IPO fever in Beijing with record-high listings in June

Business & Technology

The Beijing Stock Exchange (BSE) now hosts 100 companies, mostly SMEs in strategic industries, with many more IPOs to come.

Illustration for SupChina by Alex Santafé

The new Beijing Stock Exchange (BSE) recently celebrated a milestone just seven months after its launch: It has already listed more than 100 companies, most of which are small and medium-sized enterprises (SMEs). In June, the BSE accepted a record-high 92 new IPO applications, which will likely result in a new wave of listings.

As of the end of June, the 100 companies listed on the BSE had a total market value of 217.7 billion yuan ($32.5 billion):

  • 78% are SMEs involved in industrial materials, IT, medicine and health, “double carbon” projects, and other diversified innovation fields.
  • Over 80% are focused on “strategic emerging industries” and advanced manufacturing industries.

Seven IPOs occurred in the month of June alone. Shenzhen Zecheng Electronics 则成电子, for example, began trading on July 6 and issued 17.25 million shares priced at 10.8 yuan ($1.60) per share.

The next wave of IPOs could include a series of “little giant” SMEs in strategic industries, such as Kerun Intelligent Control 科润智控, Huifeng Diamond 惠丰钻石, and Zhuhai Painter Technology 派特尔.

The context

To further promote Xí Jìnpíng’s 习近平 push to nurture and leverage SMEs to advance China’s technological and innovative capabilities, the Supreme People’s Court of the People’s Republic of China on June 23 issued new measures to create a more favorable regulatory environment in capital markets for SMEs.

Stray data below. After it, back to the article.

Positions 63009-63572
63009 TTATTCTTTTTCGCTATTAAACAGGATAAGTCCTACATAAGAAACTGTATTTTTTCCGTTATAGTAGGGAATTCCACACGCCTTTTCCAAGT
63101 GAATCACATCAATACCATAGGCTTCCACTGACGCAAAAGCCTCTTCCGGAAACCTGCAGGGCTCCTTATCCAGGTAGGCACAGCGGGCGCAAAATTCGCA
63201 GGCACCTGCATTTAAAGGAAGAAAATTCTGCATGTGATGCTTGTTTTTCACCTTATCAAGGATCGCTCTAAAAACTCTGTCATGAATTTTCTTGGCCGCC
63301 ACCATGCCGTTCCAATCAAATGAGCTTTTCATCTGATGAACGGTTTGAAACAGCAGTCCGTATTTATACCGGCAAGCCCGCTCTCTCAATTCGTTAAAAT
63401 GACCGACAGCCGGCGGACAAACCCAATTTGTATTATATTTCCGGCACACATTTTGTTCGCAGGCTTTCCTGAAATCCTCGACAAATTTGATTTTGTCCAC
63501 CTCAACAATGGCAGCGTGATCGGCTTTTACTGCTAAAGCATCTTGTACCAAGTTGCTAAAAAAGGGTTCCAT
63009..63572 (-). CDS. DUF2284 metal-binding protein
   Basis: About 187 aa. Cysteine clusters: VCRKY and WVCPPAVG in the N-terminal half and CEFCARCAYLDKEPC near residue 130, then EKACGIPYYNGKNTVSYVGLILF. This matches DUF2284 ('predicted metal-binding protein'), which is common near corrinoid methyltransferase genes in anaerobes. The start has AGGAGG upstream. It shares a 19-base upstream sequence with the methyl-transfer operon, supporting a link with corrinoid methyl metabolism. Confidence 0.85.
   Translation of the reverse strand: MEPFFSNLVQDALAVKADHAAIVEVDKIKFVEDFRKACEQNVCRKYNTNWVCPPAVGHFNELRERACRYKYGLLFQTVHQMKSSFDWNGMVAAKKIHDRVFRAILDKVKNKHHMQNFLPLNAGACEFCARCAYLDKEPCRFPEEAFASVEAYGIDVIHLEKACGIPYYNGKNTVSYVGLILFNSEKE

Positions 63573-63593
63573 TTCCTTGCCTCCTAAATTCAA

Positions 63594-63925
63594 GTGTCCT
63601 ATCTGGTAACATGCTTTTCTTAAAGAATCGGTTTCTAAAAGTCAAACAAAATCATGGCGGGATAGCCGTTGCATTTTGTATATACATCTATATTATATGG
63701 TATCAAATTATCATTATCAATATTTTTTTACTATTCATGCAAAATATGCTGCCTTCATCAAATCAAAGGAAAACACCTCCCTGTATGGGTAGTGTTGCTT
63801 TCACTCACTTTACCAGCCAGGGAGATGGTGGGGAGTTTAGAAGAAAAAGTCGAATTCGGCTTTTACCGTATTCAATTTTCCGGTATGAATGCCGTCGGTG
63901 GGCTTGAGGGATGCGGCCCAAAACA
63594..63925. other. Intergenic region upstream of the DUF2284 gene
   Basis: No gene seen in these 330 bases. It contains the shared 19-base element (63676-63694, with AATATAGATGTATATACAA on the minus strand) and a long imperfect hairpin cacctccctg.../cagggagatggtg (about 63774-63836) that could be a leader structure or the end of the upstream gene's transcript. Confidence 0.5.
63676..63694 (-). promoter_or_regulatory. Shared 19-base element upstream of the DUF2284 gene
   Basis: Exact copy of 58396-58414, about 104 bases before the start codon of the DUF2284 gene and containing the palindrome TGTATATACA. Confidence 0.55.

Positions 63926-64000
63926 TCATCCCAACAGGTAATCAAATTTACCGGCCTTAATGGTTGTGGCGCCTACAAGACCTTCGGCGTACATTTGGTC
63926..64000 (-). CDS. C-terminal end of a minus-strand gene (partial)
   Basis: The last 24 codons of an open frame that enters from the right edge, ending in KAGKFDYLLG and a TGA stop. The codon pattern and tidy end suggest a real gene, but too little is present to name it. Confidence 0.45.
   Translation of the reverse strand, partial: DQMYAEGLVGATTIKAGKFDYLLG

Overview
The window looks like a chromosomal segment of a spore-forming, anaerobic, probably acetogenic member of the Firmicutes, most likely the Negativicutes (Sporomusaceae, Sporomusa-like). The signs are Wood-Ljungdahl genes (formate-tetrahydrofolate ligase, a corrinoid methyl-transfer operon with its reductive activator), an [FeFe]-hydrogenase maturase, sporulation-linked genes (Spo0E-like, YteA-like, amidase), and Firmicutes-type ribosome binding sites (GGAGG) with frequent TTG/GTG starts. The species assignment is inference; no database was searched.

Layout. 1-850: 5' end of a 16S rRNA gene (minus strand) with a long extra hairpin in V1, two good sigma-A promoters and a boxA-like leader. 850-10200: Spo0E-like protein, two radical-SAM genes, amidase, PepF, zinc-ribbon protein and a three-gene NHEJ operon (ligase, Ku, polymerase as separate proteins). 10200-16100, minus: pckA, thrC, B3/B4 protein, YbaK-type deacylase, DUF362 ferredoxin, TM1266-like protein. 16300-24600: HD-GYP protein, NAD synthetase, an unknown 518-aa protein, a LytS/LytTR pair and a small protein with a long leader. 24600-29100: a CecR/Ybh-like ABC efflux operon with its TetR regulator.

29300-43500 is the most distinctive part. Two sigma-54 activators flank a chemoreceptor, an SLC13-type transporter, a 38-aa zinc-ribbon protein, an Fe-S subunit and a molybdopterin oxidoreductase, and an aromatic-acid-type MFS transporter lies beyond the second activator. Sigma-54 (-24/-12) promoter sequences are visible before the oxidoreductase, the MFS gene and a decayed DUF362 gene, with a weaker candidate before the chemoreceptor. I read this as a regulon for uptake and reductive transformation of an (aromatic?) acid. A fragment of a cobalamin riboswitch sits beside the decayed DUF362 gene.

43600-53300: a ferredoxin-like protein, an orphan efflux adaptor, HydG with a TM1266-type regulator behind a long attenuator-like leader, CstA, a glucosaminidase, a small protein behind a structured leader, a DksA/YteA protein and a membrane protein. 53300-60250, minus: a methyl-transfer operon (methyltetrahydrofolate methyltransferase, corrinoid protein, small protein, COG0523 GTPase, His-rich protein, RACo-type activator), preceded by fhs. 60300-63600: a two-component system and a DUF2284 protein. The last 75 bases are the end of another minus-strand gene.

Beijing is also trying to level the playing field between large conglomerates and SMEs, and to provide more channels for SMEs to raise capital, with the goal of diversifying the sources of technological innovation. As a platform for SMEs to leverage the financial markets, the BSE provides a counter to bank biases toward larger and more financially secure companies, and provides an alternative to listing in overseas markets.

The takeaway

The steady rise of the BSE is indicative of Beijing’s attempts to incubate a vibrant strata of SMEs to revitalize China’s economy and advance technological innovation.

At barely 100 listed companies, however, the BSE is still miniscule relative to the outsized importance of SMEs in the economy. The BSE is also unlikely to be able to match the extravagant capital amounts possible with overseas listings, nor to completely resolve challenges that SMEs face raising capital at home.